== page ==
Implementing Regulation on reporting of intragroup transactions and risk concentration under FICOD published in OJ
On 19 December, Commission Implementing Regulation (EU) 2022/2454, laying down ITS for the application of the Financial Conglomerates Directive with regard to supervisory reporting risk concentrations and intra-group transactions, was published in the OJ. The Implementing Regulation will enter into force on 8 January 2023, the twentieth day following its publication in the OJ. It will apply from 31 December 2023.
ESMA opinion on amendments to equity and non-equity transparency requirements under MiFIR
On 19 December, ESMA published an opinion on amendments to Commission Delegated Regulation (EU) 2017/587 regarding equity transparency (RTS 1), and Commission Delegated Regulation (EU) 2017/583 regarding non-equity transparency (RTS 2) made under MiFIR. The opinion is in response to the EC’s proposed amendments to the RTS, which suggest introducing a new flag in RTS 2, amending the definitions of certain fields in the post-trade transparency reporting, mainly in RTS 2, as well as transitional provisions including postponing the application date of certain provisions to 1 January 2024 in both RTS 1 and 2. ESMA’s view is that the proposed amendments are appropriate. Therefore, both RTS 1 and RTS 2 have been amended by ESMA as proposed by the EC. The EC may adopt the RTS with the amendments it considers relevant or reject it. The EP and the Council of the EU may object to an RTS adopted by the EC within a period of three months.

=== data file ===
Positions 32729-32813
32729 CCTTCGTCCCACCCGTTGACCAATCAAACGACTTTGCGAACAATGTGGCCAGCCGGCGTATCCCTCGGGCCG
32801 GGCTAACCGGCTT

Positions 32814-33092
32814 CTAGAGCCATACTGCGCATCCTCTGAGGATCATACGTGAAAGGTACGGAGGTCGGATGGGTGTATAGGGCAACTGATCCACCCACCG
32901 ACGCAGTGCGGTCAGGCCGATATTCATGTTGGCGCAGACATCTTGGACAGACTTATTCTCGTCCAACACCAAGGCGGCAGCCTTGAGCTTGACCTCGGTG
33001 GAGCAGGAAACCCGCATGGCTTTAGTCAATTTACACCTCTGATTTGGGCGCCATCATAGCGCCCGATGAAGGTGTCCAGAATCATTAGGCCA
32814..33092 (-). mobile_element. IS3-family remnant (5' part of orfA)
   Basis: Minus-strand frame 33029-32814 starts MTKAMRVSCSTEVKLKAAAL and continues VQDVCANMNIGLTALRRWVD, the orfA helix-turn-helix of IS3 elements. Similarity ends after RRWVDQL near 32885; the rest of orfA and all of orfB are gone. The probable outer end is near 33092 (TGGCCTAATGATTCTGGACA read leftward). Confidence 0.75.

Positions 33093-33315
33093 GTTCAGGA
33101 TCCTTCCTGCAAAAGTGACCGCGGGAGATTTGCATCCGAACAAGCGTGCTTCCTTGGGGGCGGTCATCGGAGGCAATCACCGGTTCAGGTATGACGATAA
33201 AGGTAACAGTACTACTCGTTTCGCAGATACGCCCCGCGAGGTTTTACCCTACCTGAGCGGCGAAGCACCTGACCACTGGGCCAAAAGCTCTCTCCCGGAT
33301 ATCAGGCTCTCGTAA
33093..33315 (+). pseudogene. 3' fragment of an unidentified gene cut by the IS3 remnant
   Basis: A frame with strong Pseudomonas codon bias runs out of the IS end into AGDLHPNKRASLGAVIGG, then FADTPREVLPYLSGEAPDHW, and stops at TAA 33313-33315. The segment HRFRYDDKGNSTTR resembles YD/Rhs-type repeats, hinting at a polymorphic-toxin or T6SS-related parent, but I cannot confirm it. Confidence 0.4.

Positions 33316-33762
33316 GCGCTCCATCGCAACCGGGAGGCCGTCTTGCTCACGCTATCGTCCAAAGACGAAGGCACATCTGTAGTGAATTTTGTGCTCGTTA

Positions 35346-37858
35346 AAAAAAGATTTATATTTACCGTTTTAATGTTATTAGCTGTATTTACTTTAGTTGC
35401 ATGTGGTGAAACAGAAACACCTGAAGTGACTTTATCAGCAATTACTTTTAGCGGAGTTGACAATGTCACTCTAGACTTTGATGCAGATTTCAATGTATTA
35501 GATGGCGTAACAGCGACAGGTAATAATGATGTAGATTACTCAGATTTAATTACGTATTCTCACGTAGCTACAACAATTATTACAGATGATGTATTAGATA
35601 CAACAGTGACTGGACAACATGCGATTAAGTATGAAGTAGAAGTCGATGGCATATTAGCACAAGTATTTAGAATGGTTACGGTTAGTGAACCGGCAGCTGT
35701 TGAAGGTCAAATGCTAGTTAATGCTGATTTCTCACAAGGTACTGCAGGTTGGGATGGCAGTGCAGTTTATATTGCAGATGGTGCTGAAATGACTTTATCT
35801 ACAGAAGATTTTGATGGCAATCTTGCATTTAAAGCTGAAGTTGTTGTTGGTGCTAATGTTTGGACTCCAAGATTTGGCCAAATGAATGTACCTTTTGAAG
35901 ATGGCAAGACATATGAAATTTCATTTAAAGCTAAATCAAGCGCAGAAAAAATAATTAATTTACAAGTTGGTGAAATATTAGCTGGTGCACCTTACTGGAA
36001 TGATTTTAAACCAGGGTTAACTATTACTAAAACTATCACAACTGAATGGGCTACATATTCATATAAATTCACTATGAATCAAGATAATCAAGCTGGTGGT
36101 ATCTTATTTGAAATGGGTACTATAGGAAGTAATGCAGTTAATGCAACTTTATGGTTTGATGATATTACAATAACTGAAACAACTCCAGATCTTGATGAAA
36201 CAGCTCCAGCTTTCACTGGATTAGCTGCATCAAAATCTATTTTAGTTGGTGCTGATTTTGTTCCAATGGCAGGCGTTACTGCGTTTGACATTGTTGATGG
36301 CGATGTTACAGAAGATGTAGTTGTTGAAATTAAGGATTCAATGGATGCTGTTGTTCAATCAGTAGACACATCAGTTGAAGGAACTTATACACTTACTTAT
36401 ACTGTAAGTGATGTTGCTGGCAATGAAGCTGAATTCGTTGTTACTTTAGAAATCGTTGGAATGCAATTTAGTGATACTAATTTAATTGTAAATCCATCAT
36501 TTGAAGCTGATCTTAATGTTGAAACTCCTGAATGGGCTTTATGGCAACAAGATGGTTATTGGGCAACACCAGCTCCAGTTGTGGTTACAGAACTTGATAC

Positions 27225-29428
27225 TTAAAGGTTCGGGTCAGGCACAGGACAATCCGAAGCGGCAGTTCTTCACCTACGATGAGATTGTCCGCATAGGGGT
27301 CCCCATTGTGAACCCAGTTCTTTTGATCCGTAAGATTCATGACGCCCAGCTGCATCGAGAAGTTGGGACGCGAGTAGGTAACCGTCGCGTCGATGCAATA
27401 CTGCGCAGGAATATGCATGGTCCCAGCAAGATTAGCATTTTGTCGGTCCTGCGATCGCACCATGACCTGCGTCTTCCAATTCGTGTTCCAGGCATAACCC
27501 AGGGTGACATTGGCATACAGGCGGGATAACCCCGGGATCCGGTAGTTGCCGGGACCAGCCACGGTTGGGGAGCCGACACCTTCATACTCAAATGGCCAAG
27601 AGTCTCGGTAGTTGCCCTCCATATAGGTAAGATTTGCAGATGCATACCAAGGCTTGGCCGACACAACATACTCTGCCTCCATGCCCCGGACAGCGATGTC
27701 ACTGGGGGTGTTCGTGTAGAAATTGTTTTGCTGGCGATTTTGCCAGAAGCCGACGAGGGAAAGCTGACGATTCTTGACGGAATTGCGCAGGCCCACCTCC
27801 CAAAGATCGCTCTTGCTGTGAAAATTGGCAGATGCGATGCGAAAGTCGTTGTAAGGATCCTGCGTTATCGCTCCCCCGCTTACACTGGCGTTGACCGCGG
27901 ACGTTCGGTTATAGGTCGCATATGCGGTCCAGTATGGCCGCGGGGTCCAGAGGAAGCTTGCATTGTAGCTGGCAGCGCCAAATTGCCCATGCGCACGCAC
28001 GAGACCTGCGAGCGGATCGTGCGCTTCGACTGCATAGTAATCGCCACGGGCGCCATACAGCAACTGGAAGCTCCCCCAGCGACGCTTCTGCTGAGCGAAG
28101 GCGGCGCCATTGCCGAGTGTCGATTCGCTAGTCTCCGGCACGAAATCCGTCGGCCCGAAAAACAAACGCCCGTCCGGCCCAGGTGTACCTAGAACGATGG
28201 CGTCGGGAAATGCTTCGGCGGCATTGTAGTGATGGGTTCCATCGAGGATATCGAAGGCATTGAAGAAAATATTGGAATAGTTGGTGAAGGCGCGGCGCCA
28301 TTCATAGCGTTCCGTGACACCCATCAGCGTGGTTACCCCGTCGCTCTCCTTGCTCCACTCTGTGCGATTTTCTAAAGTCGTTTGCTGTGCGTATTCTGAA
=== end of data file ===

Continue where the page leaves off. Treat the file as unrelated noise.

BoE supervision of FMIs annual report 2022